Black blacks’ interactions have on each other and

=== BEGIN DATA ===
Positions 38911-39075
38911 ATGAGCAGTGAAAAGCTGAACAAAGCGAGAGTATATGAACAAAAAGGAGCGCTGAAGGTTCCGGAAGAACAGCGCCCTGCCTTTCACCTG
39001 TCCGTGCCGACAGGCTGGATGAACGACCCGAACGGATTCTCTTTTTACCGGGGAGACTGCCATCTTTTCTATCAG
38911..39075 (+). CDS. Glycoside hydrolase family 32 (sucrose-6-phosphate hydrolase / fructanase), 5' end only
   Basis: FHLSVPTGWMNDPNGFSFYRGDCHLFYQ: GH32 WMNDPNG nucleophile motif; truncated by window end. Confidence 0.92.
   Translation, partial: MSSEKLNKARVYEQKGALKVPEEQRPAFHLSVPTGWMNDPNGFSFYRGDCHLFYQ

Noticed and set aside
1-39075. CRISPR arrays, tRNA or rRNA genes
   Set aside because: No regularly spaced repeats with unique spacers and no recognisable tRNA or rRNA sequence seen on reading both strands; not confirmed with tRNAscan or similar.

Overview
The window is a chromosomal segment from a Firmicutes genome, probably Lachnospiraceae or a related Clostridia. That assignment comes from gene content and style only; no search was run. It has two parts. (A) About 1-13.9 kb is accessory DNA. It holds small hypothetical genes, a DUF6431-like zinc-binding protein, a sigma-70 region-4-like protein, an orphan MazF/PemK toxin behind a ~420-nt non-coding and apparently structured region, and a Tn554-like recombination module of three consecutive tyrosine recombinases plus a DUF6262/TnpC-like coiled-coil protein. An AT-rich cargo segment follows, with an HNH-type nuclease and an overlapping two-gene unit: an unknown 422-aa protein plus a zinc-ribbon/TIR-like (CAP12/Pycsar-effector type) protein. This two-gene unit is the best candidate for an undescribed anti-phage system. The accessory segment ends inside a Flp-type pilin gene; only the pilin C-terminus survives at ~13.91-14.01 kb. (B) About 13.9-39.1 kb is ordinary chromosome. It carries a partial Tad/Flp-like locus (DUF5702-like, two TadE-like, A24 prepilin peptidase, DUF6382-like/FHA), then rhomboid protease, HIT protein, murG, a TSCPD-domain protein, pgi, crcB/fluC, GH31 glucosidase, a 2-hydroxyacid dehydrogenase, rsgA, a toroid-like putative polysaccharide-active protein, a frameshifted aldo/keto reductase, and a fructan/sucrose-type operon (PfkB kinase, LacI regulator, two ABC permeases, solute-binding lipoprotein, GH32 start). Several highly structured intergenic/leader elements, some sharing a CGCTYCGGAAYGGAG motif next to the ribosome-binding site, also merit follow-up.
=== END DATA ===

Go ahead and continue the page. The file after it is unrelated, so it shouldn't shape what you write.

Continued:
Black Throughout America’s history there have been many struggles with equality amongst the many racial identities that live in this “melting pot.” Acceptance of the many races is a continuous goal in the war on racism in America. Once accepted, many racial identities go under huge scrutiny by the media, society, and their other racial counterparts, etc. Black Sexual Politics by Patricia Hill Collins is a critical analysis of blacks in America and blacks as a race. The book analyzes this race on various levels, and these levels include, but are not limited to the following: the concept of “new” racism, gender ideology within the race, and the potential for progression of the racial politics. Collins makes many points and observations about the effect that blacks’ interactions have on each other and their view in society. An analytical look will be taken on each major subject that Collins talks about in Black Sexual Politics. Collins’ take on situations will be analyzed on a deeper level, and then connected to the SOC 235 course. Collins focuses on some of the past issues ad ties them to present issues. The social inequality being focused on in this book is that of the image of black people as a whole. Collins also talks a lot about the fact that there seems to be a rise in what she refers to as “new racism.” In addition, she believes that as a race, black people should challenge their views of society amongst the majority white population. The Old and the NewCollins spends a large amount of the book talking about what she refers to as “new racism.” By her definition this is new, or different, from traditional racism in a number of ways. Collins (2004) explains her three views of how racism is now new when she states: First, new patterns of corporate organizations have made for an increasingly global economy. One outcome is that, on a global scale, wealth and poverty continue to be racialized, with people of African descent disproportionately poor. Second, local, regional, and national governmental bodies no longer yield the degree of power that they once did in shaping racial policies. The new racism is transnational.… Third, the new racism relies more heavily on themanipulation of ideas within mass media. These new techniques present hegemonic ideologies that claim that racism is over. (pg. 54)Collins moves beyond historical intersectional analysis by developing an argument that the “new racism” has emerged. Collins argues that the “new racism” has emerged to lock previous cultural narratives in place. She argues that there are still many ways that blacks are held back as a whole. Meizhu Lui confirms Collins’ suspicions of such. Lui says, “The Depressions wiped out black progress, which did not resume at all until the New Deal Period. Even then, African Americans were often barred from the new assest-building programs that benefitted whites.” (p. 105). Lui mentions that, in the United States, things such as poor housing, healthcare and illiteracy and unemployment are modern bonds of slavery since they are holding blacks back. Collins says that these are all just transformed versions of slavery from the traditional time period. Collins mentions that the cause of this transformation is globalization, transnationalism and proliferation. According to Collins, this “new racism” isn’t noticed by blacks today because society and the media camouflage it as being normal. She believes that blacks have been led to believe that racism is gone, when, if fact, racism has just changed from what it used to be. Misused PowerCollins argues that as a race, black people should challenge their views of society amongst the majority white population. From Collins’ perspective, black people as a whole don’t do much to help themselves on the issues. Society has painted such a negative view of them as a racial identity. Collins concludes that blacks could be using their power for more good than what they are. That is not to say that they are using their power and influence for bad. The things that are being promoted by well-known black figures in the media are not the best things. Instead of spending the majority of their time promoting things such as HIV/AIDS awareness, their time is spent doing other less productive things. Many influential black people choose to flaunt things that seem to further prove the stereotypes that society has for blacks. Rapping about all the cars, money and “hoes” one has is not the best answer to this problem. According to Collins neitheris boasting about the easy access that one has to such things including females. In addition, Collins focuses on the contradictions within the black community. She uses the example of black women always wanting to claim their independence and how sophisticated they are, but yet having lyrics about how “bootylicious” they are. It’s counterproductive. Omi and Winant note that racial etiquette is a set of interpretive codes and racial meanings which operate in the interactions of daily life. (Omi & Winant, 2011, pp. 23-24). The example also is a perfect example of what Omi and Winant refer to as “presentation of self,”which is determined by the rules shaped by our perception of race in a racial society. In other words, there is a contradictory presentation of self through the claims of “bootylicious”-ness and independence, and sophistication. Sex SymbolsAs earlier mentioned Collins argues that poverty, lacks of housing and healthcare have a lot to do with the issues within the black community and how society views them. In Black Sexual Politics, Collins shows that the black community seems to be portrayed as the “embodiment of deviant sexuality” (p. 35). She mentions examples such as the treatment of Sarah Baartman, the Tuskegee syphilis experiment and gynecological studies on slaves. Collins uses these examples to prove how Western science constructed racial differences by looking for physiological differences in black people’s bodies, thus showing some reason for sexual deviance. Playing the Part Collins brings up the issue of HIV/AIDS in the black community. Unemployment and high poverty rates add to the number of poor and working-class African American males and females. This has a direct effect on the access that those individuals have to healthcare, adequate housing and education; these are all factors that could keep them healthy. In addition, the prison system of social control is an example of “new racism.” Large numbers of black men are being incarcerated and as discipline, the system is condoning institutionalized rape. This is a direct contributor to the rise in the number of HIV/AIDS cases among black men. This fact is not only raising the rate of cases of HIV/AIDS among black men, but suppressingprotests to the form of punishment. Collins makes the observation that “many African Americans fail to question dominant black gender ideology and thus help replicate America’s sexually repressive culture that takes special form within African American communities.” (p 281) This means that by not questioning the men, the dominant ones, about the things that really matter (i.e. sexual history and habits) that the cycle of destruction and negativity continues. This cycle has a special form amongst African Americans. Collins used the example of black men and black women to show the exponential growth in the number of cases. The notion that society has laid out the roles of gender among men and women is directly linked. The definition of what is masculine and feminine is also tied to class discussions and Collins’ book. In the example Collins describes the sexual thought process of both black men and black women. She says that black men seem to confuse masculinity with dominance. When this confusion is taken into his romantic relationship is when the danger occurs, because he then is putting his sexual partners at risk. Collins makes this plain to the reader with her example of the man having “booty calls” and not wanting to use condoms. This risky behavior is what caries the spread of HIV. On the other hand, Collins says that they confuse submission with weakness. The women are afraid to speak up against the man’s decision for fear of losing him or being unable to please her man in a sexual way. Arguments such as this one have been looked at closely in class. Referring back to the study of male dominance that was done in class, their role is not one that is typically challenged. Perhaps if more women were willing to challenge this male dominance or even if men would correctly grasp the concept then things might begin to change. Living in an already male dominant society, men would need to be the leaders for true change to occur. It is not foreseen that a woman could lead such a movement towards change. This is not to say that a woman is not capable of leading a change, but in order for the success rate to be as great as society needs, a man needs to lead his kind in this movement. Collins adds somewhat of a call to action towards the end of the book. She believes that black people are the only ones that can turn things around for themselves. ConclusionCollins makes many good points throughout the book Black Sexual Politics. The spectrum of things that she covers is pretty broad, although she relates everything back to race. Collin’ work seems to be a giant call to action with information to support why she feels that way. She calls for revitalized black identity politics that recognize the significance of gender and sexuality and political communities that work for Black empowerment.